To Sharp Delany
Treasury Department Sept 24th 1792
In answer to your letter of this day,1 I incline to the opinion, that the laws respecting drawbacks ought to be so construed as to admit the entry of goods, wares and merchandise for exportation, if made within twelve calendar months, from the time such goods, wares or merchandise were entered at the custom-house and the duties paid or secured—as equivalent to the actual exportation.2
In adopting this rule generally, it ought however to be understood, that the vessel in which the articles are to be exported shall be actually in port at the time, preparing for her voyage.
I am Sir Your obedt Servt
Sharp Delany Esqr
LS, Bureau of Customs, Philadelphia; copy, RG 56, Letters to the Collector at Philadelphia, National Archives; copy, RG 56, Letters to Collectors at Small Ports, “Set G,” National Archives.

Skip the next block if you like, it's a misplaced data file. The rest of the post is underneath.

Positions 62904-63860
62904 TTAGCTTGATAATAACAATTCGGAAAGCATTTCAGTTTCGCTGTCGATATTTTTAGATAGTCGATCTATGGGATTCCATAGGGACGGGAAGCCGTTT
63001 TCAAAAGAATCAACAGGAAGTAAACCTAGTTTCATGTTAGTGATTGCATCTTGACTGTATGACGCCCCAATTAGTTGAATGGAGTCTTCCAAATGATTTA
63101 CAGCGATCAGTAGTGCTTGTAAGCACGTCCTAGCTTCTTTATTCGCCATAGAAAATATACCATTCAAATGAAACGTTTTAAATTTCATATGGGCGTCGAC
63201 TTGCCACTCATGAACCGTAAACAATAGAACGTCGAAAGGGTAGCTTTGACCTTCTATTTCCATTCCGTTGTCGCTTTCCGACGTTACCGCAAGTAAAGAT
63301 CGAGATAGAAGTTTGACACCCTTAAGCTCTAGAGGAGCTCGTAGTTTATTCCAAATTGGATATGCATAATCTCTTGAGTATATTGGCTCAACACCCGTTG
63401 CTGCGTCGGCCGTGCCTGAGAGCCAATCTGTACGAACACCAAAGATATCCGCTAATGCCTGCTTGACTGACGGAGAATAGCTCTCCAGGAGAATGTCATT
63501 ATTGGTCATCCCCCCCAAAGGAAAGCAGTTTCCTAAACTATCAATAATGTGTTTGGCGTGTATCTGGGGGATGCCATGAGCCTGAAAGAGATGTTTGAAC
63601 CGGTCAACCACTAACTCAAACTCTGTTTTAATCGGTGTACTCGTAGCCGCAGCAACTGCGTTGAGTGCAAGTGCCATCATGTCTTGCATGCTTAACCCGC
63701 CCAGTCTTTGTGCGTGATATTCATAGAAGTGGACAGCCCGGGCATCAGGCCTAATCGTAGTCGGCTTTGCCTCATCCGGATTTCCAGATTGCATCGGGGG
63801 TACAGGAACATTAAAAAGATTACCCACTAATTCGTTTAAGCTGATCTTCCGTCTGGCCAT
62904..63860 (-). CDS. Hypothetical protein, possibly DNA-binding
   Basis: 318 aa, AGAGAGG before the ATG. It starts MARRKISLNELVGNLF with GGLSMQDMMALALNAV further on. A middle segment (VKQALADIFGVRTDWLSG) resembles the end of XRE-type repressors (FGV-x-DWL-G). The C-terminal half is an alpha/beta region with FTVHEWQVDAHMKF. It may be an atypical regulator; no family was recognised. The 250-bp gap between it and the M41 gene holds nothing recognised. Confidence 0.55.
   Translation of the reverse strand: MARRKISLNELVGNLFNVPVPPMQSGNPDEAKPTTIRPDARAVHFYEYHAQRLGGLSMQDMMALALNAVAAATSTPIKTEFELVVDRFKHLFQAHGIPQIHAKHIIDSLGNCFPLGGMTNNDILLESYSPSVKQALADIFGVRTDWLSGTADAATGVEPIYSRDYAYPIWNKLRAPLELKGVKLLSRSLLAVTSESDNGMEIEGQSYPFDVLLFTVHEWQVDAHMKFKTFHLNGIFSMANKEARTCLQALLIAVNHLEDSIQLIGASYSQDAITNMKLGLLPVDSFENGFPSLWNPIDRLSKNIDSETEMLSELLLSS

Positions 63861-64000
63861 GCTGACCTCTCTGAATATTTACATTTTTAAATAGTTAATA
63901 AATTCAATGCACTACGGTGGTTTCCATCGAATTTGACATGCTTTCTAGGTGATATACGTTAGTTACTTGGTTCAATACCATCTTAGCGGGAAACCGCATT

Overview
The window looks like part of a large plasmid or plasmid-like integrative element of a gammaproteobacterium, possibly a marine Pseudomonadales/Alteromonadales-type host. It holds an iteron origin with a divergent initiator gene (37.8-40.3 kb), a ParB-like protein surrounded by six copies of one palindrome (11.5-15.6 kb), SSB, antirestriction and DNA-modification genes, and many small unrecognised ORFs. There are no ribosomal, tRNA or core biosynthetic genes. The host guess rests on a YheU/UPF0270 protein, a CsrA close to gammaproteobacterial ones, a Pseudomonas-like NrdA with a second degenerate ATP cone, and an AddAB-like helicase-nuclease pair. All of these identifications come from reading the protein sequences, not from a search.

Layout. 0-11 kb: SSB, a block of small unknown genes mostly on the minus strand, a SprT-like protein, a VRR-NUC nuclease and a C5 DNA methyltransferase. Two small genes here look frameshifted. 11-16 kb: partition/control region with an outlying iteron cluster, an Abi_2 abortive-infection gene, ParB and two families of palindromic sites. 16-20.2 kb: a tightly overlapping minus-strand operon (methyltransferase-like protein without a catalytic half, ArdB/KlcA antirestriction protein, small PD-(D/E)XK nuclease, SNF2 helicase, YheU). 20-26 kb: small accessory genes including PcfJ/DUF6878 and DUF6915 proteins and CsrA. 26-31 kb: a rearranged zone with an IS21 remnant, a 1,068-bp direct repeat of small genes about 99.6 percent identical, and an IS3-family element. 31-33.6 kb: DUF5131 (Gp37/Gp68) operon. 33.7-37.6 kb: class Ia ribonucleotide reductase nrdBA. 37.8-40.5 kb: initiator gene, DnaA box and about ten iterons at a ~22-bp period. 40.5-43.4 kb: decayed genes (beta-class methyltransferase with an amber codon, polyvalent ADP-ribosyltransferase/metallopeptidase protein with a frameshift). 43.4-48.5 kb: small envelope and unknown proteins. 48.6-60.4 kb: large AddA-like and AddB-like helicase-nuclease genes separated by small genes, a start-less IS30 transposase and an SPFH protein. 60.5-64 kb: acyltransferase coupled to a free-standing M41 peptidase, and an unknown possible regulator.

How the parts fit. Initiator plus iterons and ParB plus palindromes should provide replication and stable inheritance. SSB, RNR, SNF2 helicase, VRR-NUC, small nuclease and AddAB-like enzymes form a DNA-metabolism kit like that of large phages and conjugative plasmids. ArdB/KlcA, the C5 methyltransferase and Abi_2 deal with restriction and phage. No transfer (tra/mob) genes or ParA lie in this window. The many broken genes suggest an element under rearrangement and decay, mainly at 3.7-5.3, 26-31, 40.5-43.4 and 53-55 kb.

1. Letter not found.
2. The words “as equivalent to the actual exportation” are in H’s handwriting.
Section 3 of “An Act making further provision for the payment of the debts of the United States” provided: “That all duties which shall be paid or secured to be paid by virtue of this act, shall be returned or discharged in respect to all such goods, wares or merchandise, whereupon they shall have been so paid, or secured to be paid, as, within twelve calendar months after payment made or security given, shall be exported to any foreign port or place, except one per centum on the amount of the said duties, which shall be retained as an indemnification for whatever expense may have accrued concerning the same” (1 Stat. description begins The Public Statutes at Large of the United States of America (Boston, 1845). description ends 181 [August 10, 1790]).